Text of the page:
Mentally Retarded Missouri Man Granted Stay of Execution; ACLU Renews Call for Clemency

Affiliate: ACLU of Missouri
March 7, 2001 12:00 am

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ST. LOUIS, MO–The American Civil Liberties Union today renewed its call for clemency in the case of a mentally retarded man here whose death sentence was put on hold by the United States Supreme Court last night just hours before he was scheduled to be executed.

The stay comes amid growing support for clemency for Antonio Richardson, including a plea to Governor Bob Holden from the mother of the two victims in the case, Ginny Kerry.

The American Bar Association, the Children’s Defense Fund, the Association for Retarded Citizens, and Amnesty International have also joined in the call for clemency.

Meanwhile, lawmakers in Missouri are continuing their efforts to ban executions of people with mental retardation-a proposal which Governor Holden reportedly supports.

“Whatever moral authority Missouri has to impose and carry out death sentences rests on the promise that it is applied fairly and to the right individuals,” the ACLU said in a letter sent to Gov. Holden on Feb. 28. “In the case of Antonio Richardson, we can say that neither is true.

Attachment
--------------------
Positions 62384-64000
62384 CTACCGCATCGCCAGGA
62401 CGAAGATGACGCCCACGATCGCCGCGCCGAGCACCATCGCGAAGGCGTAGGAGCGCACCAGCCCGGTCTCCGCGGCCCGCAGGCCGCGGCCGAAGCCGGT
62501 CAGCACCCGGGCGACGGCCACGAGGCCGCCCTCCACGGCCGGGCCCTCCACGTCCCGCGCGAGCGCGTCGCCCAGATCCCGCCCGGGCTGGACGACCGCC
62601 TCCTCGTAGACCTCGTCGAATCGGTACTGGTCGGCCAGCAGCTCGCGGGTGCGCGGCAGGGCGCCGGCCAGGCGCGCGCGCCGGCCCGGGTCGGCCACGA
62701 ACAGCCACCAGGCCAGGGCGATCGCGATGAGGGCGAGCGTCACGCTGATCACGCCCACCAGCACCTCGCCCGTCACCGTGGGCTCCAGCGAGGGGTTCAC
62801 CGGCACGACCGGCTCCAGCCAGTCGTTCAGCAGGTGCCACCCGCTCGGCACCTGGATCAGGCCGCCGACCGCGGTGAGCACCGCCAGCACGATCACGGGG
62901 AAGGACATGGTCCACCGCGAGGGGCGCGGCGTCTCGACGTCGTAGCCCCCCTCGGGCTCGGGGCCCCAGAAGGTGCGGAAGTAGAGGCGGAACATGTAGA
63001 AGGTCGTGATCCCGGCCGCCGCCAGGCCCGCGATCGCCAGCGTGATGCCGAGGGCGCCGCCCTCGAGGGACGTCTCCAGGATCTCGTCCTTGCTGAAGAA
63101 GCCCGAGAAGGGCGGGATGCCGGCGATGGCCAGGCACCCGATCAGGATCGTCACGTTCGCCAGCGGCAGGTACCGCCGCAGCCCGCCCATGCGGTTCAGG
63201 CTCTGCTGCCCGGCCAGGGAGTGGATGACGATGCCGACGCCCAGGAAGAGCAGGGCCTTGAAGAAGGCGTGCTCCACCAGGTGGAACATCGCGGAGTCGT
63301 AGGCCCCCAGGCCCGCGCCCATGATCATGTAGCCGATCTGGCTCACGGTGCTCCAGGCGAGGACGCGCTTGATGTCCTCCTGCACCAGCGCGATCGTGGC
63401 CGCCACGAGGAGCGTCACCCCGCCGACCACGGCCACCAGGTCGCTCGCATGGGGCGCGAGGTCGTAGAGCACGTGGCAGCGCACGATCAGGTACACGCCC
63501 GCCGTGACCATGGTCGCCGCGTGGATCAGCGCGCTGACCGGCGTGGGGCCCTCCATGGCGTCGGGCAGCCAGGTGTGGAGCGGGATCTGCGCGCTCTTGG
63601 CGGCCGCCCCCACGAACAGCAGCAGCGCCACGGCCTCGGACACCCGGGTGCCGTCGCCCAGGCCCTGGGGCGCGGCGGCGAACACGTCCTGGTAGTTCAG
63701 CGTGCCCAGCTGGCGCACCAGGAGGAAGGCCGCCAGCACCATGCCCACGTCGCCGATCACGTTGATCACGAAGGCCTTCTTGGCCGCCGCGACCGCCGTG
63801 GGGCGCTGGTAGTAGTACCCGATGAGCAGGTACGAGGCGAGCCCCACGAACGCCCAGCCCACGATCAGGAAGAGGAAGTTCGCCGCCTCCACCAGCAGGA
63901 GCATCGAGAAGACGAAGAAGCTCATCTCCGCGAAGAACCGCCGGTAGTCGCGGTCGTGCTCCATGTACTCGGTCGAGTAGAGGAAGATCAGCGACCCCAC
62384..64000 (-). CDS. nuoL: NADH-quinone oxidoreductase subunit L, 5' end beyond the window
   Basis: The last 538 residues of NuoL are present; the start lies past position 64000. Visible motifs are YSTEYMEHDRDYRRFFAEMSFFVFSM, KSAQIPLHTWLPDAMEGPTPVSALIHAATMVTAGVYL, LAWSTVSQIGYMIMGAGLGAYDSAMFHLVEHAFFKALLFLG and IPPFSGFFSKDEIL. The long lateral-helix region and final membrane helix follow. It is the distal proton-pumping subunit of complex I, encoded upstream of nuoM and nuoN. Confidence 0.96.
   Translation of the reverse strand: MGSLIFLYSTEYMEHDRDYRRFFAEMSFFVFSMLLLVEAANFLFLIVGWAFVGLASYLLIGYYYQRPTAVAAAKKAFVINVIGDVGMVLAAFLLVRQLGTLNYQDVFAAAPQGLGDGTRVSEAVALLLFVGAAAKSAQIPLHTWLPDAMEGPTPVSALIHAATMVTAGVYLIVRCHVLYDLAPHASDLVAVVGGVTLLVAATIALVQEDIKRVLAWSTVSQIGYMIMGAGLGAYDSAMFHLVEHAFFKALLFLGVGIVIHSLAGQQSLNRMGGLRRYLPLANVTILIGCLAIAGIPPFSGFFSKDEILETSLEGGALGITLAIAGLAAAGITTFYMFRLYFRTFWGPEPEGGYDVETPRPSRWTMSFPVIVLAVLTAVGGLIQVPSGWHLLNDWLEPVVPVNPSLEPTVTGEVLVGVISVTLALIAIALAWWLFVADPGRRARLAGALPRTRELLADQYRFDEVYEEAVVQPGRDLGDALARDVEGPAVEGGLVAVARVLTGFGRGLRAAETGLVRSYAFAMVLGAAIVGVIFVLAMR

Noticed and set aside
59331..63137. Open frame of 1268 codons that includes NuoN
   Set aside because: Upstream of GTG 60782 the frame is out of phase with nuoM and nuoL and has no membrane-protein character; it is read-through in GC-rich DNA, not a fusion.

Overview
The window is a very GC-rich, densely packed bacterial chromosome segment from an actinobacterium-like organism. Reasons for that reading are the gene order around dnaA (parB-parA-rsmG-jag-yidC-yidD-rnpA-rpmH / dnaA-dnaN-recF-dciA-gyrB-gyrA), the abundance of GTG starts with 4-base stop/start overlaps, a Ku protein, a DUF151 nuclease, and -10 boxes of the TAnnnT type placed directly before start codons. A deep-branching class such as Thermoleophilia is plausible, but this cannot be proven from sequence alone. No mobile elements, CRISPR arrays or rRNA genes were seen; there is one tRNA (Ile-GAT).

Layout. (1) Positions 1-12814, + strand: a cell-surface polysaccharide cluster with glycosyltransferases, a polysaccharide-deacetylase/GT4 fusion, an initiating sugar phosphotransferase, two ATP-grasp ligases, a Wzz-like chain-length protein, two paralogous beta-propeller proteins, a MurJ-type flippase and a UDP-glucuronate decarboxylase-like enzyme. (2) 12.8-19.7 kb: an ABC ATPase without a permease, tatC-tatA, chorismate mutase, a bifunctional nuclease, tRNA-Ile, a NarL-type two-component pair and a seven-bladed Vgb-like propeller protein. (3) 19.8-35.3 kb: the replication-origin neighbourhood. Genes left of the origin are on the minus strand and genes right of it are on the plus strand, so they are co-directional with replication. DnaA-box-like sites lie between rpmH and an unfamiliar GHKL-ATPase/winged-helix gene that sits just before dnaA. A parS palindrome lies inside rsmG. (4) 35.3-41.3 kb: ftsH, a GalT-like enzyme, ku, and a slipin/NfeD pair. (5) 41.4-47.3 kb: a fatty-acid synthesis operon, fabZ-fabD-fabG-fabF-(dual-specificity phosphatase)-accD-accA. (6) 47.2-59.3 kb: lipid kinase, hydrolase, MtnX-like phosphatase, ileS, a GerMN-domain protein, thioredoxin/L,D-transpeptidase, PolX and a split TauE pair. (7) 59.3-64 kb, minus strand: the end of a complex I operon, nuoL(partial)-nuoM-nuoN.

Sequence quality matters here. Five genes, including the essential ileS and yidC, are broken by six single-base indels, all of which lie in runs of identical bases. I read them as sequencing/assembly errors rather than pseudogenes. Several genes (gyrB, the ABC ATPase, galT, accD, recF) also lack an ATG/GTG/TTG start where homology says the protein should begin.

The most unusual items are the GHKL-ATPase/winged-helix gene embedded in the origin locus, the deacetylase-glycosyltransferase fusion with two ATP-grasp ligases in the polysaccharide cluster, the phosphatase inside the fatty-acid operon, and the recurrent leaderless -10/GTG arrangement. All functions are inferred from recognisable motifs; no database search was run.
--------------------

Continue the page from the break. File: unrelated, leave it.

The 8th Circuit Court of Appeals in St. Louis first issued a stay of execution Tuesday afternoon after several groups protested that Richardson, who is considered to have borderline mental retardation with an IQ of 70, should not be executed because of his diminished mental capacity and because of his age when he committed his crimes.

Missouri appealed the stay to the U.S. Supreme Court, which voted to vacate the stay of execution. But the High Court then ordered its own stay of execution in response to another appeal by Richardson’s attorneys.

A similar case in Texas is expected to go before the Supreme Court later this month and could impact Richardson’s fate, the ACLU said. The Justices will determine if jurors considered convicted Texas murderer Johnny Paul Penry’s low mental capacity in sentencing him to death.

Currently, 12 states and the federal government have passed legislation forbidding the execution of people with mental retardation, and 27 states and the federal government prohibit the execution of offenders who were under the age of 18 at the time of their crimes.

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